PEORIA — Early retirement wasn’t something Ronda Guyton had planned on, but cancer has a way of changing plans.
A 28-year veteran of the Peoria County Sheriff’s Office, Guyton, 49, is retiring Aug. 31.
“My cancer is metastatic, and since there’s so much unknown and there’s no cure for cancer, I’ve decided I’m gonna spend whatever time I got left not working,” said Guyton.
A desire to help others
The superintendent of the Peoria County Jail for the last five years, Guyton worked her way up through the ranks, beginning as a corrections officer. When she was a deputy she did everything from field training to community policing, serving warrants and undercover work.
“I loved every minute of being here. Every job has its challenges, but this is what I’ve always wanted to do, since I was probably 12, 13 years old,” said Guyton, who grew up in south Peoria with a single mother suffering from mental illness. Guyton developed respect for the police when they intervened during periodic crises in her household.
“When the police showed up, everything seemed to be better. They solved whatever the issue was, even if it was temporary, that was a reprieve that I, at that young age, needed,” said Guyton. “I wanted to be that for someone else.”
Background:Chief jailer, deputy superintendent sworn in
Guyton has faced numerous difficulties in her life, but rather than letting them diminish her, she has risen above and used her experience to help others. As a law enforcement officer, Guyton’s experiences helped her connect with the people she served.
“I don’t know how much you know about me, but I was a teenaged mom, I got pregnant at 13,” said Guyton. “I have had so many life experiences, and those life experiences gave me the opportunity to have a different viewpoint when dealing and talking with people, whether it be the inflection in my voice, or the ability to share resources, because I knew the resources from volunteering in the community or being a benefactor of those resources.”
Breast cancer was another crisis which prompted Guyton to serve others. Shortly after being diagnosed in 2012, Guyton launched a non-profit organization called Living to Serve Foundation, Inc. to help connect women with health resources in the community. It’s an effort to change a startling statistic.
“Even today, with all that Komen and Cancer Care has done, we still have minority women dying of breast cancer at a higher rate than any other ethnic group,” said Guyton.
A relapse just short of 10 years cancer-free
Cancer was the last thing on Guyton’s mind when she was diagnosed at the age of 39. She had no family history, and had lived a healthy lifestyle. Planning to don a bikini for her upcoming 40th birthday party in Miami, Guyton was scheduled to get a tummy tuck and breast enhancement. Her doctor suggested she get a mammogram before surgery. She was shocked when the test revealed ductal carcinoma in situ.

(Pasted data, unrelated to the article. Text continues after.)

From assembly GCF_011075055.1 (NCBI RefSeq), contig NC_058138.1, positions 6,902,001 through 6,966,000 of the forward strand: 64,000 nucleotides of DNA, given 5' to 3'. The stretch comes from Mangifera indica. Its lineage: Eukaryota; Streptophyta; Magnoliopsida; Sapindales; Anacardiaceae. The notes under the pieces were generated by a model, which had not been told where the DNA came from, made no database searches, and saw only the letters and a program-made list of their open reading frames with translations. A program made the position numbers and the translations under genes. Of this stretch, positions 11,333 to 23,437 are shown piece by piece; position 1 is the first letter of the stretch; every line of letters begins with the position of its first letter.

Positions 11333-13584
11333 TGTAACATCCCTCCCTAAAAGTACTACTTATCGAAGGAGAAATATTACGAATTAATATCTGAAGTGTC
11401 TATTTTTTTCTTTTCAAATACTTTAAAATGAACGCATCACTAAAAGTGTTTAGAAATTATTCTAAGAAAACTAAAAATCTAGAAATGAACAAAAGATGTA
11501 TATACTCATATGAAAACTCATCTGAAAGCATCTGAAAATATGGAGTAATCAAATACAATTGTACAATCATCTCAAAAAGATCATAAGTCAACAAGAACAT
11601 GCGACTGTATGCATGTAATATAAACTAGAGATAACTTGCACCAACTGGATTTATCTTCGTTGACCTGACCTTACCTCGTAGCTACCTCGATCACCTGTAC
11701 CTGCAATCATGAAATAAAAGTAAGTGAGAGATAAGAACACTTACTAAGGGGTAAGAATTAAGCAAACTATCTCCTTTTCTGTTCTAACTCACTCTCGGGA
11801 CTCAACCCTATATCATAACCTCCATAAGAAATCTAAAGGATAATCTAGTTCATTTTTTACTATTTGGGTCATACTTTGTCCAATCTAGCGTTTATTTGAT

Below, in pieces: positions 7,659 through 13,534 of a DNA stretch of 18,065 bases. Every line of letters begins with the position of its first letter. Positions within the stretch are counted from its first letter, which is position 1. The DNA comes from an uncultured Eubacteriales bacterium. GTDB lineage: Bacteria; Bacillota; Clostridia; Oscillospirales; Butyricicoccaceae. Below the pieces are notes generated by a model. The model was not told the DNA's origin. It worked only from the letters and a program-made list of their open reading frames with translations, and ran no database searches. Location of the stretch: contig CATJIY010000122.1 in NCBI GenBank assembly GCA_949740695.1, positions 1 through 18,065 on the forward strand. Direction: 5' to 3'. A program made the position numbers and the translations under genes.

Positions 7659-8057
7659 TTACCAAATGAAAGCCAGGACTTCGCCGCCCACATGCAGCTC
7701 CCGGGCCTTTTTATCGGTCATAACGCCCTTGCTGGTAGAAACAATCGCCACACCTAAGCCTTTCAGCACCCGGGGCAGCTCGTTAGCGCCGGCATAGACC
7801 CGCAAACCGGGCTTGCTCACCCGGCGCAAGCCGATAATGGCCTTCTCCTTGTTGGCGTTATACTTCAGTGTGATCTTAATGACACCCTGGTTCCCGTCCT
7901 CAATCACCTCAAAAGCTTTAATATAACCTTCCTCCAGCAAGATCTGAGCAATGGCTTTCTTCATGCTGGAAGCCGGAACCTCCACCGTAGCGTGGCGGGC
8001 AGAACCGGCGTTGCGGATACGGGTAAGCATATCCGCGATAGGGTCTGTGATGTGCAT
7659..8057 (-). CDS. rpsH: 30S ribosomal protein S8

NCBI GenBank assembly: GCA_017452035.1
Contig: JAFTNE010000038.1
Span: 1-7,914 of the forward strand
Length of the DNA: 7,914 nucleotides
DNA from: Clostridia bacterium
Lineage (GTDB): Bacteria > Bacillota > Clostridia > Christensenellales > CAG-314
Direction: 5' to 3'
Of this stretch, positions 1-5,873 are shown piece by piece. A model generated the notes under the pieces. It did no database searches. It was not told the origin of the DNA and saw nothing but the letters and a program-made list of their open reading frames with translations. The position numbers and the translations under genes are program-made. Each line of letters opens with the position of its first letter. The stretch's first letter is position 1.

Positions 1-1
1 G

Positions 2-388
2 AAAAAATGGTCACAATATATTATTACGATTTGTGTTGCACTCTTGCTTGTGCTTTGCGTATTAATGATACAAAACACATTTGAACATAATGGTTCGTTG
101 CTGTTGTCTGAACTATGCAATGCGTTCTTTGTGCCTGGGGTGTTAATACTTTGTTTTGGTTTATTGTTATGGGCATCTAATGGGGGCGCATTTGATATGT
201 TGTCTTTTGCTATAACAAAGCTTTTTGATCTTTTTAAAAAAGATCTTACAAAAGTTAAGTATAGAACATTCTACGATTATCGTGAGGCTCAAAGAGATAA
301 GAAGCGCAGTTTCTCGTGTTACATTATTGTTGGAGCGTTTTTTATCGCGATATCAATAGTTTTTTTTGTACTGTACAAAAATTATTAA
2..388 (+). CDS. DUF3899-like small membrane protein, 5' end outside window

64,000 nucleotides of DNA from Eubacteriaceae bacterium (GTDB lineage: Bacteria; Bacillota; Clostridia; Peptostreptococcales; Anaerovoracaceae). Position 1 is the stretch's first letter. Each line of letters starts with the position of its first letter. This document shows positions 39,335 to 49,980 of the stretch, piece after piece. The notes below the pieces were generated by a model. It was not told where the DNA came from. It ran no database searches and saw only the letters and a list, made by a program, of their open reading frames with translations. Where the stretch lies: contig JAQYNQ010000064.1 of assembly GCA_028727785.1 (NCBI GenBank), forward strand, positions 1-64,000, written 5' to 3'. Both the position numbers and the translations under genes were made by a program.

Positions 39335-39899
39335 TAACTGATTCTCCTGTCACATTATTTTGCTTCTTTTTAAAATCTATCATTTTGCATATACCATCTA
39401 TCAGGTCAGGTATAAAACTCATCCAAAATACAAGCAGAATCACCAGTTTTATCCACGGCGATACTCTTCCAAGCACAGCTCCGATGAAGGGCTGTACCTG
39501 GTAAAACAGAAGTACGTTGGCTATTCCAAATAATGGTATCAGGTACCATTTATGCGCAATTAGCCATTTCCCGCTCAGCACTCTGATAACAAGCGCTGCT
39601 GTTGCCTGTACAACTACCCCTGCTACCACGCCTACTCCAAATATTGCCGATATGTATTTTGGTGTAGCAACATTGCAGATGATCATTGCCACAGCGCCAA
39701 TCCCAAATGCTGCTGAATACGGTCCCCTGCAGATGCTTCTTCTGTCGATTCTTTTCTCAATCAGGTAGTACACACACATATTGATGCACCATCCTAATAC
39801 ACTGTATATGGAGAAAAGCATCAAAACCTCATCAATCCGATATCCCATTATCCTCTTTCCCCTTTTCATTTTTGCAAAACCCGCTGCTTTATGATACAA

Guyton had a double mastectomy, and for many years her checkups came back clear. But last fall, just a few months short of her 10th year cancer-free, Guyton started feeling lumps in her reconstructed breasts.
“Initially my doctors thought it was fat necrosis … but they started getting bigger,” said Guyton.
Race for the Cure:Letters of love to Ronda Guyton from Graylin Guyton and Robert Donelson
An MRI revealed that the lumps were cancer, and a CT scan detected tumors in Guyton’s back.
Though Guyton has been very open about her cancer journey, the news of metastatic cancer took some time to digest. Initially, she only shared her diagnosis with her family and closest friends. In May, at the annual Race For the Cure event, Guyton was finally ready to share with a broader audience.
“I gave a very brief talk on the stage at Race for the Cure. That’s the first time I said it publicly, and then I posted it on my Facebook page,” said Guyton.
Making a difference
Having recently finished chemotherapy, Guyton is preparing for surgery in mid-August, and radiation a couple of months later. Guyton plans to address this next, difficult part of her journey in the same way she has dealt with previous struggles.
“We go through things for a lesson, and sometimes we figure out what it is, and sometimes we don’t,” she said. “And then the next thing is, what do you do with the information? You can either sit back and be depressed and cry about it, or you can make a difference. You can share the story; you can share your gifts and your talents to encourage and inspire someone else.”
Leslie Renken can be reached at (309) 370-5087 or firstname.lastname@example.org. Follow her on Facebook.com/leslie.renken.
This article originally appeared on Journal Star: Cancer diagnosis leads to early retirement for Ronda Guyton of Peoria